Wednesday, April 23, 2014

Future Perspectives… and does the ACLU (at last) understand sousveillance?

== Perspectives on our future ==

Smithsonian-imaginationA reminder: I’ll be performing at this event in mid May -- THE FUTURE IS HERE: Science meets Science Fiction, Imagination, Inspiration and Invention --  will be a lavish/spectacular event MAY 16-18, 2014 in Washington DC, presented by the Smithsonian Magazine in collaboration with the UC San Diego  Arthur C. Clarke Center for Human Imagination, Nerd Nite, Smithsonian Grand Challenges Consortia, and the Smithsonian Lemelson Center for the Study of Invention and Innovation.

Presenters include: Patrick Stewart, David Brin, Kim Stanley Robinson, Brian Greene,  Adam Steltzner, George Takei,  Stewart Brand, Sara Seager, and some of the Mythbusters .

Reaching back a bit…I had a chance to speak with the mighty maven of tech-future Journalism, Tim O'Reilly, during my previous visit to Washington DC. The next day in Forbes, Tim cited me with the following quotation: "It is intrinsically impossible to know if someone does not have information about you. It is much easier to tell if they do something to you." His article, The Creep Factor: How to Think about Big Data and Privacy, is cogent.

Dragnet-Nation-cover-art Elsewhere I tout Julia Angwin's Dragnet Nation: A Quest for Privacy, Security, and Freedom in a World of Relentless Surveillance. It' a very entertaining and wise book, in which Ms. Angwin kindly cites my book (The Transparent Society) as partial inspiration. But here's a quotation from an interview the author recently gave… a thought-provoking call for us to drop the sick temptations of cynicism and to re-acquire that good old, optimistic, can-do spirit.

"I am aware that I take a slightly irrationally optimistic view of this. But I also think that the only way to get change is to be irrationally optimistic. Change happens all the time. I compare privacy to environmental damage. We lived in a world where we were perfectly willing to tolerate our rivers catching fire and the air being filled with soot and people dying of black lung disease and then all of a sudden, after 50 years of that, we decided maybe we don’t want that kind of world. And we’ve been very successful at cleaning up our environment. We did it partly through laws, but we also did it by changing our social norms. I mean if you told someone 50 years ago that Upper East Side women in fur would be picking up their dog’s poop, they would have laughed at you. But we did it, we changed our social habits. I think privacy is a similar social problem. It’s something that we will change both through laws and also through being smart about what choices we make about what technology we use."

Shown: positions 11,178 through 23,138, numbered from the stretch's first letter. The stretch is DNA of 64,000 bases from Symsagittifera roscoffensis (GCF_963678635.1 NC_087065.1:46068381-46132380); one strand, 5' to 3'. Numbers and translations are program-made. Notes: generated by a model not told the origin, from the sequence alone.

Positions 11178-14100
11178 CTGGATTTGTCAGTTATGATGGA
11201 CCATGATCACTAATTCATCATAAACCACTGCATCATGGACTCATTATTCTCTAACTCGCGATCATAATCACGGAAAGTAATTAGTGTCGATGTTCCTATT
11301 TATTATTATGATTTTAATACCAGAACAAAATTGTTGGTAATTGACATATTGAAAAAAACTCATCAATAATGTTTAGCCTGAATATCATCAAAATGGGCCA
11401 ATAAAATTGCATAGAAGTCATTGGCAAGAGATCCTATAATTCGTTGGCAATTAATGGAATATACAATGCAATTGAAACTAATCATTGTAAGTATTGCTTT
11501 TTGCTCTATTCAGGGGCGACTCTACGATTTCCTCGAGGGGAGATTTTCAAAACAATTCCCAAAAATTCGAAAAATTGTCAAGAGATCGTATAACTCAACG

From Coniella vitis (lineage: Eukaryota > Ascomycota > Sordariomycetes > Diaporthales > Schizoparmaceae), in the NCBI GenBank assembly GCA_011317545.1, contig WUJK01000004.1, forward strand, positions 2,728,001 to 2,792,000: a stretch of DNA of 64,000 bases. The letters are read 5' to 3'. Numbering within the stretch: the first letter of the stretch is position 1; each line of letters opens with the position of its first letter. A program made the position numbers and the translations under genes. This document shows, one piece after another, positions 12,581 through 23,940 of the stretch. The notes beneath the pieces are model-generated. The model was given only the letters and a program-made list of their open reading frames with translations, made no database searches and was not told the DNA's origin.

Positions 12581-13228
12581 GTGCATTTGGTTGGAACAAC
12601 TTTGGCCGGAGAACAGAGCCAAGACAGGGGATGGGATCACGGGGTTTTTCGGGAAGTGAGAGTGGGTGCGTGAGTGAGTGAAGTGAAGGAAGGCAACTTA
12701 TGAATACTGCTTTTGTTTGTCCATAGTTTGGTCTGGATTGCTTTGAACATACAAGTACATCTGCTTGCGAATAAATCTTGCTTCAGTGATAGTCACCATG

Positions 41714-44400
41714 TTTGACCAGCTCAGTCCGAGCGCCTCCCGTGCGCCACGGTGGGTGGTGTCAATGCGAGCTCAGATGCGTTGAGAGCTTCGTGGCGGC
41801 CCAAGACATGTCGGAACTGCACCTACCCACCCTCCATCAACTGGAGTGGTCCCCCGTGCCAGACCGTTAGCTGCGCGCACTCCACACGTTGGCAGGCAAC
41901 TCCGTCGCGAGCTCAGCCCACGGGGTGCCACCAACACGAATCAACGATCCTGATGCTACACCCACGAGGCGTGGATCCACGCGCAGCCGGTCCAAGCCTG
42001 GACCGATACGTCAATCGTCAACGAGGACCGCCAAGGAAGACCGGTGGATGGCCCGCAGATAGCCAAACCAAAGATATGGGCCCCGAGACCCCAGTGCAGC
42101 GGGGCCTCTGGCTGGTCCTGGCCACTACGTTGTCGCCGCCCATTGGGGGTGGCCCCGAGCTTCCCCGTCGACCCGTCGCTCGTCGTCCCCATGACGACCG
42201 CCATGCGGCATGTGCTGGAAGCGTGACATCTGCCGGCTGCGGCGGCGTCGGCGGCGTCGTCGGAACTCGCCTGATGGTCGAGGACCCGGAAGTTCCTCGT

I had a chance to meet Ms. Angwin during a privacy (IAPP) conference in DC a few months back. Delightful and very smart.

== Is the ACLU Catching On? At last? ==

alpr-slide-title-720x450-v02_0License plate readers and face recognition are already ubiquitous. And Vigilant Solutions is bringing it to you. And yes, the ACLU is (legitimately) concerned about increasing powers of unbalanced surveillance. And yes, the ACLU joins those (foolishly) whining about it, instead of seeking the obvious and only possible answer.
Only… maybe I am too harsh. The ACLU report, "You Are Being Tracked," does conclude by suggesting two reforms that smack of intelligent sousveillance…

1) People should be able to find out if plate data of vehicles registered to them are contained in a law enforcement agency’s database.

2) Any entity that uses license plate readers should be required to report its usage publicly on at least an annual basis.

Okay… maybe they are starting to catch on. Still, to even imagine that we won't all be using face-recog and things like license plate scanning in the near future displays the kind of stunning myopia that always puzzles me, when displayed by intelligent and well-meaning people.

== Transparency News ==